Changes in bowel and mucosal weights, mucosal DNA and protein content, and histological appearance were measured in this study. In addition, cell proliferation and apoptosis were measured to characterize enterocyte turnover. A trophic gut effect of ozone was evidenced in this experiment by increased mucosal weight, mucosal DNA and protein, and villus height and crypt depth compared to control animals. Most significant changes were observed in the proximal intestine. Parallel increases in intestinal mucosal DNA and protein indicate that the greater mucosal mass of animals treated with ozone can be attributed to cellular hyperplasia. Because the DNA content is directly proportional to mucosal cell number, these measurements exclude such factors as edema or vascular engorgement as being responsible for differences in mucosal mass. Increased villus height may be the result of increased proliferation and accelerated migration along the villus, and is a marker for the increased absorptive surface area. Increase in crypt cells along with hypertrophy of the individual cells which we have demonstrated morphometrically is characteristic of tissues undergoing increased cell proliferation or repair. Under normal circumstances, the production of crypt cells and loss of cells at the villus tip are balanced to maintain the normal mass of gut mucosa. Measurement of cell proliferation in this study was performed using biotinylated monoclonal anti-BrdU antibody system. Ozone-treated rats demonstrated a significant increase in cell proliferation compared to control animals, and parenteral ozone exerted a significantly greater stimulating effect compared to oral route administration. It should be emphasized that up-regulation of signal transduction or release of growth factors from platelets or macrophages may be responsible for stimulating cell proliferation.
Cell loss in the small intestine is mainly regulated by programmed cell death (apoptosis). Apoptosis is a highly regulated and reproducible event that leads ultimately to cell death. Several regulatory genes affecting apoptosis have been identified and divided into pro-apoptotic genes (bax, bik, bak, bcl-xs, bad, p53, c-jun, hrk) and anti-apoptotic genes (bcl-2, bcl-xL, rb, mcl-1, a1, brag-1, bfl-1). Under normal circumstances, enterocyte apoptosis promotes disposal of genetically aberrant stem cells, prevents tumorigenesis, and is considered as a mechanism that counterbalances the increased enterocyte proliferation seen in order to reach a new homeostatic set during intestinal adaptation and growth. Evaluation of enterocyte apoptosis in the present study was performed using immunohistochemistry for caspase-3 and has shown a significantly decreased cell apoptosis in ozone-treated rats compared to control animals. Our observations are contrary to the recent report of pro-apoptotic effects of ozone in different cells, especially in alveolar epithelial cells.19 It is believed that ozone induces lipid peroxidation and that these peroxidated lipids produce oxidative stress and DNA damage.20 However, at low doses ozone has been shown to reduce programmed cell death through down-regulation of caspase and interleukin production.21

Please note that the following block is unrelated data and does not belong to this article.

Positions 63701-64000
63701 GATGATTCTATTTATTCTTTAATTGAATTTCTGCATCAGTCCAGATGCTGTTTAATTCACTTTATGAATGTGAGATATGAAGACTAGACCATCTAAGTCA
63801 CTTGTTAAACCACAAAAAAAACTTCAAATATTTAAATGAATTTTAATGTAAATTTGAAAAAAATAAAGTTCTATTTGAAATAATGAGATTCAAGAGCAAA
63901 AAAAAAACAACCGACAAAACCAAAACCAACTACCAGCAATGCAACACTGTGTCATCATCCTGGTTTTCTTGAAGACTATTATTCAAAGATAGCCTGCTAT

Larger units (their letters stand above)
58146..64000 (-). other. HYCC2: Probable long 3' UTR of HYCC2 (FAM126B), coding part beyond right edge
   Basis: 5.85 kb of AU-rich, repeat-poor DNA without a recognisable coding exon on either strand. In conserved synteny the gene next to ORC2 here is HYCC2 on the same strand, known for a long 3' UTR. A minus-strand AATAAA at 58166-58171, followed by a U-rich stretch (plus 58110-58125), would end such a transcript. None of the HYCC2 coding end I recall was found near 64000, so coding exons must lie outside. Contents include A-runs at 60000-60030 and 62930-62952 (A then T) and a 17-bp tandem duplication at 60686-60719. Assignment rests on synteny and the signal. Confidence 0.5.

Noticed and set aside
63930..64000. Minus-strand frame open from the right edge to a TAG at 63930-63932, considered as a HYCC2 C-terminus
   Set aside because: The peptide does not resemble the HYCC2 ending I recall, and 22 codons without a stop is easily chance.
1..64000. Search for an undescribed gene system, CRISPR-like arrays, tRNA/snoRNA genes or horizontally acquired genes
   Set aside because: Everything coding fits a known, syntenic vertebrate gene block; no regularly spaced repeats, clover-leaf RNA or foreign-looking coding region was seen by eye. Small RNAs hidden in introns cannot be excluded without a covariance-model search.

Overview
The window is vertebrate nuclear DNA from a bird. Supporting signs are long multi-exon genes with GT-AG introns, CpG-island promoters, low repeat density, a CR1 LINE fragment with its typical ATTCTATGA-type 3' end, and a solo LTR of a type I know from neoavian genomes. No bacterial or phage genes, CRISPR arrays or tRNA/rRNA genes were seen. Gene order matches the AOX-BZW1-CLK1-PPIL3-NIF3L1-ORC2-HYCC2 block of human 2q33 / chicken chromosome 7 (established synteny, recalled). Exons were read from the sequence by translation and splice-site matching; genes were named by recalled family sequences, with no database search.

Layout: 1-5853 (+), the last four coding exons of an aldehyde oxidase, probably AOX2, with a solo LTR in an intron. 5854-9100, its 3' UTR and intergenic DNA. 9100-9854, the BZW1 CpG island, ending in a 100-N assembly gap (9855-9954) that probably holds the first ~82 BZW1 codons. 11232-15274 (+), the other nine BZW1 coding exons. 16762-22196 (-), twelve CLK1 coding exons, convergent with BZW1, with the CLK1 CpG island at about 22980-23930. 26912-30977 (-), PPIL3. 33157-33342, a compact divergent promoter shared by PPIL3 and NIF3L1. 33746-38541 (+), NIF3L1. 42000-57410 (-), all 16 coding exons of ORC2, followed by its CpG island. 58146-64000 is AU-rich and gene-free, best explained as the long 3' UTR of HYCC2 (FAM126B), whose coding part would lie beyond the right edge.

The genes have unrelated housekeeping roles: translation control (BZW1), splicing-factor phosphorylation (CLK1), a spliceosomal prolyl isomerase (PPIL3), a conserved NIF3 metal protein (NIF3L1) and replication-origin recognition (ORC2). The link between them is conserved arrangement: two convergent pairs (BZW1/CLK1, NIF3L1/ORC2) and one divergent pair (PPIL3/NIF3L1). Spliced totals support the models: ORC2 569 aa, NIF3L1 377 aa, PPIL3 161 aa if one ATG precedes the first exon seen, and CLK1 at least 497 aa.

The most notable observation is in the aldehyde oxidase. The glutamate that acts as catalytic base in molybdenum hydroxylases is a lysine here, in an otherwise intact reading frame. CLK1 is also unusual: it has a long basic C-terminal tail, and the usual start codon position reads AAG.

The mechanisms of the positive effects of ozone on intestinal mucosal homeostasis are poorly understood. Ozone can directly stimulate intestinal cell turnover or can act through enhancement in the release of growth factors from platelets or macrophages. The direct effect of ozone may be correlated with hydrogen peroxide production. After administration, ozone is dissolved in biological fluids such as lymph and plasma, reaches intestinal mucosa and immediately reacts with polyunsaturated fatty acids, antioxidants, reduced glutathione, and albumin, resulting in the formation of H2O2 and lipid oxidation products. An essential ROS molecule, H2O2 is able to act as an ozone messenger to elicit several biological and therapeutic effects, including regulation of signal transduction, and is a mediation of local defense and immune system responses.22 Indirect effects of ozone on intestinal mucosal homeostasis can be correlated with various beneficial pharmacological effects, such as edema reduction, impairment of leukocyte adhesion, enhancement of antibacterial activity, stimulation of fibro-blast proliferation and neo-vascularization, and growth factor release from platelets or macrophages. Recent evidence suggests that an ozone/oxygen mixture has modulator effects on the phagocytic activity of peritoneal and alveolar macrophages.8–10 It has been shown that O3 increases the activity of anti-oxidant enzymes, such as glutathione peroxidase and catalase, which protect the host from pathological conditions mediated by reactive oxygen species.1